Optical Coherence Tomography Measurements
A single well-trained optometrist (N.O.) performed all OCT examinations in random order to prevent any fatigue bias. All poor-quality scans were rejected, defined as those with signal strength of <6 by Stratus and Cirrus. For Spectralis OCT only those images with a score higher than 25 were analyzed. Scans with misalignment, segmentation failure, or decentration of the measurement circle were excluded from the analysis.
Cross-sectional imaging of the peripapillary area was performed using Stratus OCT (software version 4.0). The RNFL thickness was measured with the Fast RNFL program, which consisted of 3 sets of 3.46-mm-diameter circular scans (256 A-scans) centered on the optic disc.
On Cirrus OCT, peripapillary RNFL thickness was determined using the optic disc cube protocol (software version 126.96.36.199) that generates a cube of data through a 6-mm-square grid. A 3.46-mm-diameter calculation circle was automatically positioned around the optic disc.
Both OCTs (Stratus and Cirrus) provide average RNFL thickness and maps with 4 quadrants (superior, inferior, nasal, and temporal) and 12 clock hours, including classification from an internal normative database. Spectralis OCT (software version 188.8.131.52) simultaneously captures infrared fundus and SD-OCT images at 40 000 A-scans per second. A real-time eye-tracking system measures eye movements and provides feedback to the scanning mechanism, to stabilize the retinal position of the B-scan. The instrument uses 1024 A-scan points from a 3.45-mm circle centered on the optic disc. The examiner is required to manually place the scan around the optic disc. RNFL measurements were obtained using the N-site axonal protocol, which differs from the standard RNFL scan because it starts and terminates in the nasal side of optic nerve. The RNFL Spectralis protocol generates a map showing the average thickness, maps with 4 quadrants (superior, inferior, nasal, and temporal), and maps with 6 sector thicknesses (superonasal, nasal, inferonasal, inferotemporal, temporal, and superotemporal).
The RNFL thicknesses in the normal range are represented by green backgrounds. Those that are abnormal at the 5% and at the 1% level are represented by yellow and red backgrounds, respectively. The hypernormal (95th to 100th percentiles) RNFL thicknesses are presented by a white color in Stratus and Cirrus, and by a blue/purple color in Spectralis.
Disagreement among instruments was defined as when an abnormal sector (yellow or red color) in one OCT was displayed as normal (green, white, or blue) in another OCT or vice versa.
A Bland-Altman scatterplot was used to assess agreement among devices in RNFL measurements. The agreement of RNFL color codes was evaluated with a Cohen kappa test. After defining red or yellow color codes as abnormal results, we quantified the frequency of color-code disagreement among OCTs according to the history of ON. Differences in means between subgroups were tested with Student t test for independent samples, or with Mann-Whitney U test when the variables did not follow a Gaussian distribution. Association between qualitative variables was tested using the χ 2 test or Fisher exact test when small samples were present.
Data were analyzed using Stata/SE 12.0 for Unix and IBM SPSS Version 20 for Unix. A P value of less than .05 was considered statistically significant.
A total of 140 eyes from 70 patients with relapsing-remitting multiple sclerosis were enrolled. Median EDSS was 1.5 (range, 1-7). Twenty-three patients (32.9%) had no treatment and 47 (67.1%) received 1 drug for multiple sclerosis, the most common therapy being interferon beta 1a (Rebif or Avonex) (70.2%).
Table 1 shows the epidemiologic and clinical characteristics of the included eyes. Considering the median mean deviation (MD), eyes were categorized in 2 groups. Eyes with worse visual field (MD ≤ −1.83 dB) had a worse mean visual acuity (VA) ( P = .004), a longer-lasting disease ( P = .002), a higher EDSS score ( P = .006), and a significantly thinner RNFL with all the OCT instruments than eyes with less visual field damage (MD > −1.83 dB).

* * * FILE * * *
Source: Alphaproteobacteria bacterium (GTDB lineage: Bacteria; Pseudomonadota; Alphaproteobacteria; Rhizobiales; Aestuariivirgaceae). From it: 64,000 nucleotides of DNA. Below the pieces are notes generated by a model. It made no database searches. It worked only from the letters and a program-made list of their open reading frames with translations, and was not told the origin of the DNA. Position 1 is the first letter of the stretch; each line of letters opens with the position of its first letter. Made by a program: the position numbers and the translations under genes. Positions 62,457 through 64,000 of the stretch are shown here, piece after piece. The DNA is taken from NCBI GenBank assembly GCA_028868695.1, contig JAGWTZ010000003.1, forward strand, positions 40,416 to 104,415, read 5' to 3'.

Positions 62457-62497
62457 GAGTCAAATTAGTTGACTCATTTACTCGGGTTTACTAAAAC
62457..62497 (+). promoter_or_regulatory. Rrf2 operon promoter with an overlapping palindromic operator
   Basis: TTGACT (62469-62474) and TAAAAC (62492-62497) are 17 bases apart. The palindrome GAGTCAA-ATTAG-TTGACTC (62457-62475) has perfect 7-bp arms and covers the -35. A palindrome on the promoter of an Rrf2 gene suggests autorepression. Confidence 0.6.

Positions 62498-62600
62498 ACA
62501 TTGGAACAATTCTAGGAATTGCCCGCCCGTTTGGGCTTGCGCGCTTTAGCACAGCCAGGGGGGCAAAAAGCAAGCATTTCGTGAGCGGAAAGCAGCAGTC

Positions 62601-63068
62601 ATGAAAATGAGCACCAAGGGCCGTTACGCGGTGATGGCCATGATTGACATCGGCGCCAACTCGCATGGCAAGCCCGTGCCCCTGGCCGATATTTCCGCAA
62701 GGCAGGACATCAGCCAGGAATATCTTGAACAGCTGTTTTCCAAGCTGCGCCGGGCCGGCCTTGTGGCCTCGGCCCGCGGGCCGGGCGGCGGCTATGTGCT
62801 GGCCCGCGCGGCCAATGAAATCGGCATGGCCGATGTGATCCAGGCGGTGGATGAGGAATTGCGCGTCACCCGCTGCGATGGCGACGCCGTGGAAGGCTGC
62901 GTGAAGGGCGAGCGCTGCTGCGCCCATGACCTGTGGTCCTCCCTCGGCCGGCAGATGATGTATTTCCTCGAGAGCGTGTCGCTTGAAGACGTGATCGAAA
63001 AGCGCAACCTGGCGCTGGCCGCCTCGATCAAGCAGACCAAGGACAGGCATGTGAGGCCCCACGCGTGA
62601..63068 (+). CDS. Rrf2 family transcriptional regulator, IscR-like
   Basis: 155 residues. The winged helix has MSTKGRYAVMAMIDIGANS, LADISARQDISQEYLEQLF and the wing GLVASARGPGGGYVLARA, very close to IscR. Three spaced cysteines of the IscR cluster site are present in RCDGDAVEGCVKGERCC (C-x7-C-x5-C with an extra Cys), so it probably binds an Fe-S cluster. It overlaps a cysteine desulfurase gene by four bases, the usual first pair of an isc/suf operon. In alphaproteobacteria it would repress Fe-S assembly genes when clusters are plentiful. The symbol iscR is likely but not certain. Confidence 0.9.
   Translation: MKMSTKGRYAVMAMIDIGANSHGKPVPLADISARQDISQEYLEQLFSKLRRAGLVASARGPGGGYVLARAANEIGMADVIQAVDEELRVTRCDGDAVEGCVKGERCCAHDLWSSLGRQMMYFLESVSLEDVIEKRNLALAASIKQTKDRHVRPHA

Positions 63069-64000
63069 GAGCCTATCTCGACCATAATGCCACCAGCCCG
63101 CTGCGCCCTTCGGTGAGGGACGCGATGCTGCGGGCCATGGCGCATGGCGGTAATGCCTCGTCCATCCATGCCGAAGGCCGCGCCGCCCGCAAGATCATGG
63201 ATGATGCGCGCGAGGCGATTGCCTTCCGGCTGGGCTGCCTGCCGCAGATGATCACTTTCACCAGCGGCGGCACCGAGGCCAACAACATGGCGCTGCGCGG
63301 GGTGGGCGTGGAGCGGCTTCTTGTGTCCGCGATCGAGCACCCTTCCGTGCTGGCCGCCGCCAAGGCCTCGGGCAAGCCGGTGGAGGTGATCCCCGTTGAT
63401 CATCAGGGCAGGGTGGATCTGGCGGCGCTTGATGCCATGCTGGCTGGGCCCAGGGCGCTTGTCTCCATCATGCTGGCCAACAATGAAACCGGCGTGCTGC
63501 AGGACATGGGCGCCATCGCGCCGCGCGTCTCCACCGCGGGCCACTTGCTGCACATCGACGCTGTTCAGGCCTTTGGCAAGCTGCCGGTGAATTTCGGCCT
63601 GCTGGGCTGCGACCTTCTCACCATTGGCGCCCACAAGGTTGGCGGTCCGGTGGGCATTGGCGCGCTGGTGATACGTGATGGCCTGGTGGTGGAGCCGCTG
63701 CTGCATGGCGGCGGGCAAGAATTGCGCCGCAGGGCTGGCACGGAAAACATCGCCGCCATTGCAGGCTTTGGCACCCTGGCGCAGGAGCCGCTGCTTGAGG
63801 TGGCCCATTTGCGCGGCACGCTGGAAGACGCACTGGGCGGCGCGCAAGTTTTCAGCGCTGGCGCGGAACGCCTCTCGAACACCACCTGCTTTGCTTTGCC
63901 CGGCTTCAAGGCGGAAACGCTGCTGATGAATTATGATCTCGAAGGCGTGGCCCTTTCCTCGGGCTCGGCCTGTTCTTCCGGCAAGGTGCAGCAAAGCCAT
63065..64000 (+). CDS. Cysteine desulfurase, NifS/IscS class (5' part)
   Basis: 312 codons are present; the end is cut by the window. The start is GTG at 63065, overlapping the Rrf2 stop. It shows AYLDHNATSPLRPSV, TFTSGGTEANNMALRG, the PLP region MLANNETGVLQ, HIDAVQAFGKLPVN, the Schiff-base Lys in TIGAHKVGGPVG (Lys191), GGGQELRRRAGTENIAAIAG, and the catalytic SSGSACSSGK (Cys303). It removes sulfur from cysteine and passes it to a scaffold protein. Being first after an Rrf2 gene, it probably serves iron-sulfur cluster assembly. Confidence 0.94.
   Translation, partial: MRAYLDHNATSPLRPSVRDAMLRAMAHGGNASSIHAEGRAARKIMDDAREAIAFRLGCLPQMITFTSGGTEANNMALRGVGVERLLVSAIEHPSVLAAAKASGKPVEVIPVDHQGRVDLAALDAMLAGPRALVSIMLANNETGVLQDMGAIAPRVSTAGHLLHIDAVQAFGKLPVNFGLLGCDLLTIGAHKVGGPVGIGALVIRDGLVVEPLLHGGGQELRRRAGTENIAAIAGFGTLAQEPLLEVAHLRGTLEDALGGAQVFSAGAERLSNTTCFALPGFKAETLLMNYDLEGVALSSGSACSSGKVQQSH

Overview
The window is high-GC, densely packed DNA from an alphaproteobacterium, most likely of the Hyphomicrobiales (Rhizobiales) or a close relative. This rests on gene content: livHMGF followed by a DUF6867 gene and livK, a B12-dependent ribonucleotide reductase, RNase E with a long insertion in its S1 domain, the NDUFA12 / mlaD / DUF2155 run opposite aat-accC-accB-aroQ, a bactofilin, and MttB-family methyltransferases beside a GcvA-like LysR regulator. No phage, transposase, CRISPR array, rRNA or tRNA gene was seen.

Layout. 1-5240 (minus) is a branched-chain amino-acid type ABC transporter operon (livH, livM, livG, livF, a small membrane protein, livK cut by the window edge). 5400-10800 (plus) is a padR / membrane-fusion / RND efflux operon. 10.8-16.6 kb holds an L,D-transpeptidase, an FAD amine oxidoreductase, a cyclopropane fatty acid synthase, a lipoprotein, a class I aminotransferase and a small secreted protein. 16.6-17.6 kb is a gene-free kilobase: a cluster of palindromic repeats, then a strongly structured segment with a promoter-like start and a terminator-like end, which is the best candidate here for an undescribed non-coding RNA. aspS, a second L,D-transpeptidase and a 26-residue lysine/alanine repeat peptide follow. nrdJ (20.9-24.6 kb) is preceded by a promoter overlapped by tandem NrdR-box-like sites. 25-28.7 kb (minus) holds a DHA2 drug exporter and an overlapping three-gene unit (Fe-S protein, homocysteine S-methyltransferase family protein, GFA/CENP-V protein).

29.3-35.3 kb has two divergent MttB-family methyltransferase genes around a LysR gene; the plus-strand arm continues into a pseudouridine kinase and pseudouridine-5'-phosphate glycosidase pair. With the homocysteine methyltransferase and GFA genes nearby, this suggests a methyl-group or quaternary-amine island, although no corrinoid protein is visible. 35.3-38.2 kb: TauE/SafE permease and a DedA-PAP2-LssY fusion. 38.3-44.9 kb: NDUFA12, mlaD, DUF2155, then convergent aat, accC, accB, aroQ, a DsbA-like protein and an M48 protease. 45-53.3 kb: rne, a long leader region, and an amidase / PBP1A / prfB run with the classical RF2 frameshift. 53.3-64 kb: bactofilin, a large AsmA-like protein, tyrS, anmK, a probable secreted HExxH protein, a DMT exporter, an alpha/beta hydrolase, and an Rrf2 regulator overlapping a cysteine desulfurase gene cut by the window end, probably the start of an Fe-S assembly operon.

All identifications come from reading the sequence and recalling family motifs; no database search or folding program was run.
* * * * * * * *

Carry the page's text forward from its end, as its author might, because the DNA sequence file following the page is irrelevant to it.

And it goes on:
According to the ON antecedent, the ON group (N = 34) had a significantly worse mean VA ( P = .003), MD ( P = .047) and pattern standard deviation (PSD) ( P = .09) than the non-ON group (N = 106). The average RNFL thickness was significantly thinner in the ON group with all devices, Stratus ( P = .000), Cirrus ( P < .001), and Spectralis ( P = .001), than in the non-ON group.
RNFL Thickness Measurement Agreement Among Devices
Bland-Altman plots showed an important discrepancy between RNFL thickness measurements obtained by the 3 instruments. For average thicker RNFLs, Cirrus measurements tended to be thinner than those of the Stratus ( Figure 1 ). Similar findings were observed in all the quadrants. A similar slope was found comparing Spectralis and Cirrus. The Spectralis measurements tended to be thicker than those of the Cirrus for thicker RNFLs ( Figure 2 ).
Table 2 shows the measured difference of RNFL thickness (Cirrus minus Stratus and Cirrus minus Spectralis) for average and quadrants. Overall, the Cirrus minus Stratus differences were higher compared with the Cirrus minus Spectralis differences. The limits of agreement were also narrower between both SD devices than between Stratus and Cirrus ( Figures 1 and 2 ). Average RNFL thickness measurement for Cirrus minus Spectralis was statistically greater in the non-ON group than in the ON group ( P = .004) ( Table 2 ).
|ON eyes||Non-ON eyes||P|
|Stratus Minus Cirrus|
|Average||6.40 (6.50)||7.89 (6.23)||.234|
|Temporal||5.65 (11.24)||6.20 (8.97)||.769|
|Superior||1.44 (12.70)||3.42 (14.91)||.489|
|Nasal||5.85 (19.67)||8.65 (16.05)||.407|
|Inferior||12.59 (12.62)||12.58 (11.58)||.998|
|Spectralis Minus Cirrus|
|Average||0.56 (7.32)||3.77 (4.37)||.004|
|Temporal||2.44 (7.42)||5.00 (8.62)||.136|
|Superior||−0.37 (9.3)||1.40 (10.19)||.387|
|Nasal||−1.28 (8.9)||−0.18 (8.73)||.543|
|Inferior||5.31 (7.62)||7.59 (7.03)||.124|
Color Code Agreement Among Devices
Table 3 shows the Cohen kappa of the color code agreement between Cirrus and Stratus and between Cirrus and Spectralis. The agreement of RNFL color code was moderate to good in all subgroups (0.435-0.882), except for nasal quadrant, which showed the lowest kappa value. Cohen kappa values were higher in ON than non-ON eyes.
|Cirrus vs Stratus||Cirrus vs Spectralis|
|Overall||With ON||Without ON||Overall||With ON||Without ON|